Palate: The first sip is rich in caramel, toffee, vanilla, and fresh sweet corn until spicy oak and hints of pepper turn quite hot on the tongue. This whisky showcases one of the unique characteristics of Canadian whisky making. When it is distilled, the new spirit is divided into different streams, some rich in grain-derived congeners and some less so. Generally, these are aged separately then re-blended when mature. Some whisky makers have suggested that this process recasts the oak flavouring that in other processes, can actually overpower older whiskies. With Gibson’s Finest 18 year old, like so many Canadian whiskies in the rich and oaky flavour camp, it seems the longer the whisky sleeps in the barrel the fresher the woody notes become. Here, after 18 years in wood, an initial flurry of cedar and fresh sawdust resolves into a fragrant base for a whole range of rich and flavourful delicacies.

Hot pepper dominates, but not so much that you can’t appreciate some unusual flavours in there too, like biscuits, vitamins, and Juicy Fruit™ gum. The citric zest keeps it clean, showcasing the complexity. This is rye whisky that is loaded with rye crisps and hot baking spices. There is fruity chewing gum, yes, but overall it’s not a very fruity whisky on the palate, except for a little sour kiwi that manages to poke its nose though the citric notes.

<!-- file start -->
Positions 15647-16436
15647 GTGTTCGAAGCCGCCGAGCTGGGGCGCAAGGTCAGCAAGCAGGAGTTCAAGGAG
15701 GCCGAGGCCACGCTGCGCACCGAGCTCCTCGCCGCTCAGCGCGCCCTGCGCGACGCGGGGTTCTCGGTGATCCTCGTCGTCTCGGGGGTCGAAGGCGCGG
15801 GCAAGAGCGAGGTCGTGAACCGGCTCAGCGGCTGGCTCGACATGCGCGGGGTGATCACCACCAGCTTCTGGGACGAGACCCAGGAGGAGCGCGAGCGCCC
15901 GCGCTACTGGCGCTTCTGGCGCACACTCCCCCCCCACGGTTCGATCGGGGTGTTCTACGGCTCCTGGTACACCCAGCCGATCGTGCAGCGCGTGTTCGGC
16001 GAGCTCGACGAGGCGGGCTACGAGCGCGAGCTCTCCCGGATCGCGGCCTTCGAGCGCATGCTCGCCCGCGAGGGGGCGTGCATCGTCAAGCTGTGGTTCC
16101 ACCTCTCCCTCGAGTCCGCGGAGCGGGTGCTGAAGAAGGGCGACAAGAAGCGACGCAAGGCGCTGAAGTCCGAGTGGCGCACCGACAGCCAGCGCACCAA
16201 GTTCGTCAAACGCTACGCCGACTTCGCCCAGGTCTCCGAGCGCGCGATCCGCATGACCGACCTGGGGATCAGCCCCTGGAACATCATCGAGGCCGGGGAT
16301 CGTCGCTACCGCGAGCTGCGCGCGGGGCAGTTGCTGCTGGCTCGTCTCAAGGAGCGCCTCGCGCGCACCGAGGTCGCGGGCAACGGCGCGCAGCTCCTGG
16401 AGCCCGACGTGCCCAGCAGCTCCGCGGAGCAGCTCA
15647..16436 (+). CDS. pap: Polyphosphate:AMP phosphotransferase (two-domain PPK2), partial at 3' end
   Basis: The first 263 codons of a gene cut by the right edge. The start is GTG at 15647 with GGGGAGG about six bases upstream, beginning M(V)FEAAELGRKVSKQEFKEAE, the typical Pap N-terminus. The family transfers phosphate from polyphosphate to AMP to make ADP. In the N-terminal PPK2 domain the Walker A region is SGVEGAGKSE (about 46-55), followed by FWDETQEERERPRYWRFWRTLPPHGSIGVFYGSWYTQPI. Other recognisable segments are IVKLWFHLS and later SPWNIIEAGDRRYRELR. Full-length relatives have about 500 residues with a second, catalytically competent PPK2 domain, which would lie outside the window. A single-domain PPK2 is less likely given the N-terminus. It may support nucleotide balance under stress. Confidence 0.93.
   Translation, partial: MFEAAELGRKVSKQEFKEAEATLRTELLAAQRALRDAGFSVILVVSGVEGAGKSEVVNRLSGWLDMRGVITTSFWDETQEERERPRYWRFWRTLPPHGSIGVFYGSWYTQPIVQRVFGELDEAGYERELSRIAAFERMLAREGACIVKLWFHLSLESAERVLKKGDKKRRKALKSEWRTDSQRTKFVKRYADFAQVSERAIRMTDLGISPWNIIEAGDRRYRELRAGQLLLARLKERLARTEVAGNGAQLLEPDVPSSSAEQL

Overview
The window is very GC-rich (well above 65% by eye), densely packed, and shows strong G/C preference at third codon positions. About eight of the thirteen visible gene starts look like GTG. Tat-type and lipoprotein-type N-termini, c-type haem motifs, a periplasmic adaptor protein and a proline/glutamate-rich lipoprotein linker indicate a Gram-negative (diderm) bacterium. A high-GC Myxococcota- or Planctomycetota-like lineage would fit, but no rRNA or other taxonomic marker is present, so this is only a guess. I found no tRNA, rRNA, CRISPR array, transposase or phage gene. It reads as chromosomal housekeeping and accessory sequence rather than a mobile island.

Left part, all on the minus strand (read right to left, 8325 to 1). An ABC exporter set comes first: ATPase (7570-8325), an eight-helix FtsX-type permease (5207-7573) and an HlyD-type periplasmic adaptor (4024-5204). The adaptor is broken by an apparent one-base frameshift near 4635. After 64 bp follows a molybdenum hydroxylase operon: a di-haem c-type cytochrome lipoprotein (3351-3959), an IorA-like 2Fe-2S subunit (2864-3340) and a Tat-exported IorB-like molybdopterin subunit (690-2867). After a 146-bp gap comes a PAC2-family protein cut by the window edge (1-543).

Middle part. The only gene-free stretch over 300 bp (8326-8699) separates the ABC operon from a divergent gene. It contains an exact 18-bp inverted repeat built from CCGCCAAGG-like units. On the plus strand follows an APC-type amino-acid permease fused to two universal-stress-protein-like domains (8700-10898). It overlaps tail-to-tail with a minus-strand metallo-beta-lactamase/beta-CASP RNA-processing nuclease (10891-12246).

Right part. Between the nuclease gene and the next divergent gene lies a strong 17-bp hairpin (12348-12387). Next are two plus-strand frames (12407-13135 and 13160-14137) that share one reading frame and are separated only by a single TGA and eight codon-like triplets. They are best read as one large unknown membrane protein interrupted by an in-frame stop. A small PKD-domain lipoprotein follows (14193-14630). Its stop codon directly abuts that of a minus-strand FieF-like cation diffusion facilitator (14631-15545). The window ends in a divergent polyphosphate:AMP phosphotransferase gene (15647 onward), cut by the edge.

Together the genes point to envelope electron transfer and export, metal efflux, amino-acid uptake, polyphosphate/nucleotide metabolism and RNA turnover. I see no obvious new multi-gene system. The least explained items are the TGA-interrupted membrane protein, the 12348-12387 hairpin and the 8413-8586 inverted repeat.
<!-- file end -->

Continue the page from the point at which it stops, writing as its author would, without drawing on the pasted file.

Finish: Medium. Hot and spicy with fading pepper and zesty bitter lemon. Loads of wood and rye spices, then some sweet fruitiness towards the end.

Empty Glass: There is not much left the next morning, except a touch of fresh pine sawdust and a hint of prunes.

A Twist in the Tale

But there are more plot twists to the Gibson story. To begin with, Gibson’s whiskies, now called “Gibson’s Finest”, are currently available almost exclusively in Canada. Ownership of the brand has shifted to William Grant and Sons, and there are plans firmly in the works to resume exports to the USA. However, these plans are not expected to materialize for at least another several years. As well, the production of Gibson’s whiskies has moved from Valleyfield to a new home at the Hiram Walker distillery in Windsor, Ontario.